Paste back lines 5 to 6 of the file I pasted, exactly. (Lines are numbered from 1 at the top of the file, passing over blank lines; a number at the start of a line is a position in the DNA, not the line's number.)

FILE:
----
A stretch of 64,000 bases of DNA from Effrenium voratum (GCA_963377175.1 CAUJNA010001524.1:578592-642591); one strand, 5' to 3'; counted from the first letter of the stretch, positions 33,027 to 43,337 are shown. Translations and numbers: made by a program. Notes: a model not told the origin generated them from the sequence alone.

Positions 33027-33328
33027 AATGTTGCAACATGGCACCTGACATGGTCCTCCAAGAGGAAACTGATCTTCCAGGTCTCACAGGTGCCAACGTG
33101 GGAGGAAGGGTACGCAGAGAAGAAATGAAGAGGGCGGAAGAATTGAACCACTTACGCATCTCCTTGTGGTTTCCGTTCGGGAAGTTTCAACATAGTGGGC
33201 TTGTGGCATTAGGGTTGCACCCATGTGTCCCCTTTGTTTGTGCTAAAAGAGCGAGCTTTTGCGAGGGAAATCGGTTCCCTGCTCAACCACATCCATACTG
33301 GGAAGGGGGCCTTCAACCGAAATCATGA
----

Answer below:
33201 TTGTGGCATTAGGGTTGCACCCATGTGTCCCCTTTGTTTGTGCTAAAAGAGCGAGCTTTTGCGAGGGAAATCGGTTCCCTGCTCAACCACATCCATACTG
33301 GGAAGGGGGCCTTCAACCGAAATCATGA